We hear the phrase “the War on the Car” every now and then, and I believe it is safe to say that the casualties of this war is the lost time due to gridlock. Anything that is seen to slow down a car is an attack in this war. I should note that since the main component of our transit network is buses, gridlock is just as much a problem for transit as it is for private vehicles.
Median-located LRT lines are attacked as slowing down traffic as they will “take away space for cars”, even if this is not the case or, in the case of Sheppard East, will actually provide additional space for cars on the road. LRT is denigrated with the use of the term ’streetcars’ partly because people see how both lanes of traffic must stop when a streetcar stops to take on or discharge passengers where there is no loading island.
I am not saying that transit plays no part in gridlock. Though the effect of those streetcars on downtown streets are nothing compared to the greater number of buses that would be required on the same streets to replace the streetcars - the streets with on-street parking that would cause a bus to have to stick out in the traffic lane when it ‘pulls over’ to a stop. I am saying that transit plays a very minor role in the cause of gridlock, and some would argue that transit plays a less than zero role because of the number of vehicles it is potentially taking off the street.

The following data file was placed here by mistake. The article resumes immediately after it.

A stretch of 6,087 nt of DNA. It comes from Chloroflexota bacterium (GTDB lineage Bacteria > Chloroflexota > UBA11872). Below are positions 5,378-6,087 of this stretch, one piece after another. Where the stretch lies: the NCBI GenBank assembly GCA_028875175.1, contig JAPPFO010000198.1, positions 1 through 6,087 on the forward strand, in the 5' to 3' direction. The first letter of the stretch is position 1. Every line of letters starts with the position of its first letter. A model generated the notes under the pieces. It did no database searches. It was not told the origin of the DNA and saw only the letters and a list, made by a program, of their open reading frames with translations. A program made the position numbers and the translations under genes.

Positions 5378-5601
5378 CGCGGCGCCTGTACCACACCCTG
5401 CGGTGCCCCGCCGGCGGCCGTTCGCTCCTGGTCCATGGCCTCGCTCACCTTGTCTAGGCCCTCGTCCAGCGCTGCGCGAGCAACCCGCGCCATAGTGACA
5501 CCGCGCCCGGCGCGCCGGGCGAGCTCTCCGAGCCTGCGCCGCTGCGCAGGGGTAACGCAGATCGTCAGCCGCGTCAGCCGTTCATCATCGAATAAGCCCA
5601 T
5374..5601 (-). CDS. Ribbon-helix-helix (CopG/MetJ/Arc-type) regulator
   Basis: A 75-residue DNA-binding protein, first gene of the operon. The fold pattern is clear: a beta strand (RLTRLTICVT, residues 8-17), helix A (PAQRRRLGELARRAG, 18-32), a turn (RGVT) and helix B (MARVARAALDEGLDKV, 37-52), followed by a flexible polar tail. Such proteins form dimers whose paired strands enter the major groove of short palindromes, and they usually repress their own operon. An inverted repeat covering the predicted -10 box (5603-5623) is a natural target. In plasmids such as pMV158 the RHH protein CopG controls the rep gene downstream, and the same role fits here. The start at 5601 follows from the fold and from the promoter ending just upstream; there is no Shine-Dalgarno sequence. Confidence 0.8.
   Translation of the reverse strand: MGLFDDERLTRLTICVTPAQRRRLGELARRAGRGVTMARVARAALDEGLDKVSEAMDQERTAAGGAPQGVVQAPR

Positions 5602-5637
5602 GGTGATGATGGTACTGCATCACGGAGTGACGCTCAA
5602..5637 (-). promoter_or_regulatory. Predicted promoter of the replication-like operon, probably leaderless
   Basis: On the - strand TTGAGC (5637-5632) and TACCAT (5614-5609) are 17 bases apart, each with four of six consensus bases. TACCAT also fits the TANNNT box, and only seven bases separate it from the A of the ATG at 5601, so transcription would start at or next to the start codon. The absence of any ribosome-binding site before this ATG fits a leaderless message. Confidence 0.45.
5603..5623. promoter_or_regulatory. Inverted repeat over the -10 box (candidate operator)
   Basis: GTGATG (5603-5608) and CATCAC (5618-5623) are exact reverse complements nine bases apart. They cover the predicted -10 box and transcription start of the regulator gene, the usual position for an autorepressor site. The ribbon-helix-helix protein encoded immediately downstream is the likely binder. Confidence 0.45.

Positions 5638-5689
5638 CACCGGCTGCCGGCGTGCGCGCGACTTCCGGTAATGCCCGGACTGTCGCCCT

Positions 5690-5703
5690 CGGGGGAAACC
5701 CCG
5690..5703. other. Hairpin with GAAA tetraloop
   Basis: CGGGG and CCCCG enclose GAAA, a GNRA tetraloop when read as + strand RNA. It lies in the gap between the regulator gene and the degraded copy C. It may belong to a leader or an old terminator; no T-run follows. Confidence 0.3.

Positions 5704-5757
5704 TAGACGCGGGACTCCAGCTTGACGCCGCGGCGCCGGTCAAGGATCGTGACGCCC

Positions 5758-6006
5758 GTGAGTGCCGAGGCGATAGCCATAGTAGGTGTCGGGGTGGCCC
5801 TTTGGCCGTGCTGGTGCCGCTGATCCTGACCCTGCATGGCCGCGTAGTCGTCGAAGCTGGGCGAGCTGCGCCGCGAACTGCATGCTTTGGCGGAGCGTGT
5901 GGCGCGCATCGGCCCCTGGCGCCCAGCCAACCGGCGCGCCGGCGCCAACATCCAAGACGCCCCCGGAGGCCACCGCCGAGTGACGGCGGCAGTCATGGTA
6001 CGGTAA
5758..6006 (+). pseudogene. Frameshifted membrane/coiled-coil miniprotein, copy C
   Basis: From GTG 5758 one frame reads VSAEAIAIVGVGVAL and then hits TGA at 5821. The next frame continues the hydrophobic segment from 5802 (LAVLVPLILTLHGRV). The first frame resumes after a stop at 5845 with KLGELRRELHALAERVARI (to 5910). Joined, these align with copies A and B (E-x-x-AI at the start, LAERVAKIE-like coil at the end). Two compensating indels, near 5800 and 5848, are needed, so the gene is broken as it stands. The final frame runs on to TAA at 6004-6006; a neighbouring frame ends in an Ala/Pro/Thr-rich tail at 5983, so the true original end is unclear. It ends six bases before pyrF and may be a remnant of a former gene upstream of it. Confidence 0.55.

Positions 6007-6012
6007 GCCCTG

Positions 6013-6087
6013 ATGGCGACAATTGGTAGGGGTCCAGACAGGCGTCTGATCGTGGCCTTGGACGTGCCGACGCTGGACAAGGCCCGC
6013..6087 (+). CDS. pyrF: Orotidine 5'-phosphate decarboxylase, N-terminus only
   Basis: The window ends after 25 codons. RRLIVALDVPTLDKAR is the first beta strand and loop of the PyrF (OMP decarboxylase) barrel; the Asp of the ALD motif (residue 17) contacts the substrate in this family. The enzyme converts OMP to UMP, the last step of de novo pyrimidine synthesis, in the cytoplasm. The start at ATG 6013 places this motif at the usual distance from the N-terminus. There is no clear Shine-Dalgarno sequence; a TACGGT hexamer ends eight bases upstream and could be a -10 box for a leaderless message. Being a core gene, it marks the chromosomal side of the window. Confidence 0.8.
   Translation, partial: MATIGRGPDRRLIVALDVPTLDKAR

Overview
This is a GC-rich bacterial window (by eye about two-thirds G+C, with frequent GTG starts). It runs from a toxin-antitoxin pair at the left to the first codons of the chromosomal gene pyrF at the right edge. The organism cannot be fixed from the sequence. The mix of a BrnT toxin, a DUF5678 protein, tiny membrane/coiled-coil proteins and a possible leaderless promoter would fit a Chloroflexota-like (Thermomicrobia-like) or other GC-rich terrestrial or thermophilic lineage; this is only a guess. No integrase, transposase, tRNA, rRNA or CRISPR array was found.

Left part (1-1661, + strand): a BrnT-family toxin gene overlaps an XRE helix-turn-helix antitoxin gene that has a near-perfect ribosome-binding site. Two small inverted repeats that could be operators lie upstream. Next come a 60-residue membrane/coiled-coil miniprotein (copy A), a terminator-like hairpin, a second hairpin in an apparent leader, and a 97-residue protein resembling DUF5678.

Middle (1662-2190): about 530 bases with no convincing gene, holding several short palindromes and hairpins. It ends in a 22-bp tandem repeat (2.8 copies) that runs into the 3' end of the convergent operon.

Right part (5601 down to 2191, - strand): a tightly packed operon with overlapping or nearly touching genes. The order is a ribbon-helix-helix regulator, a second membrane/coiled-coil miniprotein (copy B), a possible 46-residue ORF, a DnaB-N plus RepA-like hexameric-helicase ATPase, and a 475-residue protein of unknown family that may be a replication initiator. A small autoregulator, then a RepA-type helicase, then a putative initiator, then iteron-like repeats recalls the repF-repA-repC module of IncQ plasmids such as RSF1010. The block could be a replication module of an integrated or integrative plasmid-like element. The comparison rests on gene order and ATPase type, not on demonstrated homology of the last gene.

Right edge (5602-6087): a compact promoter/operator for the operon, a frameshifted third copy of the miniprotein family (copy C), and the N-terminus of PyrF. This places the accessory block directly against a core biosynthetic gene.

What I am getting at, and this is not due to any official study or look at data, is that the majority of the gridlock in the GTHA is due to what I call “friendly fire”. That is, other cars or the road infrastructure itself.
Based purely on anecdotal observation, mostly as a driver but also as a transit user, I am left to conclude that a full third of all gridlock is caused by badly designed road infrastructure. I am also left to conclude that another full third of all gridlock is caused by ass-dragging, navel-gazing drivers who have no concept of the notion that there are other people who need to get somewhere, and possibly more urgently than they need to. The remaining third is made up of numerous “other reasons”, some due to unique situations (e.g.: accidents, construction, etc.), and some due to regular occurrences.